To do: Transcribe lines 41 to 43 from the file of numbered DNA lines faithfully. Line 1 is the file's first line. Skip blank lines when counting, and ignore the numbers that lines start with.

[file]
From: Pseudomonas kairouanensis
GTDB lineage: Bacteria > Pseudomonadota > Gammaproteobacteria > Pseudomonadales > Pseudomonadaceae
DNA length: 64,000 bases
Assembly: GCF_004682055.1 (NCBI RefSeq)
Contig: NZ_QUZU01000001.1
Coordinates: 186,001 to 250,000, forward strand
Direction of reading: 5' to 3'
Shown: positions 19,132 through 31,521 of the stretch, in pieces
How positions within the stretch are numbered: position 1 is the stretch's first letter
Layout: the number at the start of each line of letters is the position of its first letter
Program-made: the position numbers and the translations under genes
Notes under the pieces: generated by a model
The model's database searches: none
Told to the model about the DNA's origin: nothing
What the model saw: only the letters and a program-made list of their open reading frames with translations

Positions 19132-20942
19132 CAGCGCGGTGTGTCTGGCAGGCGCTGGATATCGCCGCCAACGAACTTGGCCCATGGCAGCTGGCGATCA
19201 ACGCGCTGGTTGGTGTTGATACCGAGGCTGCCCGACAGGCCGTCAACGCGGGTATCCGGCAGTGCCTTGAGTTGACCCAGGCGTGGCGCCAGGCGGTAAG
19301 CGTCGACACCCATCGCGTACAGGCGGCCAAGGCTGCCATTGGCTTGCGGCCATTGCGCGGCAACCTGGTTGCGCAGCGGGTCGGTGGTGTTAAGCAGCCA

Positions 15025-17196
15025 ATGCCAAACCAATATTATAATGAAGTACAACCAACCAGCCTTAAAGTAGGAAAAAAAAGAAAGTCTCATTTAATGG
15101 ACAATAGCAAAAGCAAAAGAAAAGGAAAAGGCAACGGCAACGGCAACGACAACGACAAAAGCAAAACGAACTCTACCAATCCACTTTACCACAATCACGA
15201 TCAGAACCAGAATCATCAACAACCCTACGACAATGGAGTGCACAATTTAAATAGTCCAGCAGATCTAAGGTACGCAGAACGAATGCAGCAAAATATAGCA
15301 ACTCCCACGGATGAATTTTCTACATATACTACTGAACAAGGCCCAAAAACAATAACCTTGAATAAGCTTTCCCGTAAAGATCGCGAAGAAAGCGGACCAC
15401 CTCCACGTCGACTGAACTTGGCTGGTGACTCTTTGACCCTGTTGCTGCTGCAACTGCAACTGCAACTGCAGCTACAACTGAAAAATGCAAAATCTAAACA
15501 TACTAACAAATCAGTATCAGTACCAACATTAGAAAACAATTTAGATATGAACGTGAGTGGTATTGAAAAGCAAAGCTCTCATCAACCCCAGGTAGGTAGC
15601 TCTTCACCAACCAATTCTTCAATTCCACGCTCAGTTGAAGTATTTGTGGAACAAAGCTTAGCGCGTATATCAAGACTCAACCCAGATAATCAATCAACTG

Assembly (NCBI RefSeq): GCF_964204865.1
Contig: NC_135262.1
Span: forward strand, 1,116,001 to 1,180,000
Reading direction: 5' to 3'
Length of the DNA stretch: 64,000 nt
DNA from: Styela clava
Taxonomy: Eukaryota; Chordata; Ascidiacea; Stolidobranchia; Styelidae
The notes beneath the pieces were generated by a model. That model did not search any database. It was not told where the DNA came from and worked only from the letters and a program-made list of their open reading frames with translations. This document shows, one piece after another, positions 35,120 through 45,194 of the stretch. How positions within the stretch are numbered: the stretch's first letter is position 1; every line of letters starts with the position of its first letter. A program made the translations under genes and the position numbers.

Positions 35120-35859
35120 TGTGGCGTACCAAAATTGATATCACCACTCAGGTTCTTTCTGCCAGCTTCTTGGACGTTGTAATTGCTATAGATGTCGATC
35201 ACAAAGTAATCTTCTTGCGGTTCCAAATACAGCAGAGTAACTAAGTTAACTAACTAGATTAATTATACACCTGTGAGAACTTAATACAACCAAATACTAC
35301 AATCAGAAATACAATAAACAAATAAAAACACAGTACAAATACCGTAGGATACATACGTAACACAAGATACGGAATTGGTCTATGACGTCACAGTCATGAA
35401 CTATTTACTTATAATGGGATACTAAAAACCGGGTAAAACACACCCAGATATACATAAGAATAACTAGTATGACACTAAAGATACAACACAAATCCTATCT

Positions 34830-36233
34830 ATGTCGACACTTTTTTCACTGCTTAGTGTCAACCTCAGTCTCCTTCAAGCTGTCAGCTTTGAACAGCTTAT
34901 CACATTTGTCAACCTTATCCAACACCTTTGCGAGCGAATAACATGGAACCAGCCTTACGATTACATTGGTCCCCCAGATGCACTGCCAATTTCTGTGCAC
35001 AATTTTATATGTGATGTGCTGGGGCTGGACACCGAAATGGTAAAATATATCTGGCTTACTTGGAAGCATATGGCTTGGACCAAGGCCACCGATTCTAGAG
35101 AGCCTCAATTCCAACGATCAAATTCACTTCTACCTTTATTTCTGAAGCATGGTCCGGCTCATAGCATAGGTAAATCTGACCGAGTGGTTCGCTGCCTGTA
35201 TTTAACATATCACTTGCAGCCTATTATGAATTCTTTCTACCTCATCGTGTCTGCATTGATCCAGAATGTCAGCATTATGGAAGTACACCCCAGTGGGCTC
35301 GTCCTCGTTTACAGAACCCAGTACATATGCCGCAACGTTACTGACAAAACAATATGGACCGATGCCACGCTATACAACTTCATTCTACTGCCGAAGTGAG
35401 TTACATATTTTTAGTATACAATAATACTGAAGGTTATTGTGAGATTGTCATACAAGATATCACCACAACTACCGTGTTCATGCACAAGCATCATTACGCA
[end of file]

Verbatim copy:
Positions 34830-36233
34830 ATGTCGACACTTTTTTCACTGCTTAGTGTCAACCTCAGTCTCCTTCAAGCTGTCAGCTTTGAACAGCTTAT
34901 CACATTTGTCAACCTTATCCAACACCTTTGCGAGCGAATAACATGGAACCAGCCTTACGATTACATTGGTCCCCCAGATGCACTGCCAATTTCTGTGCAC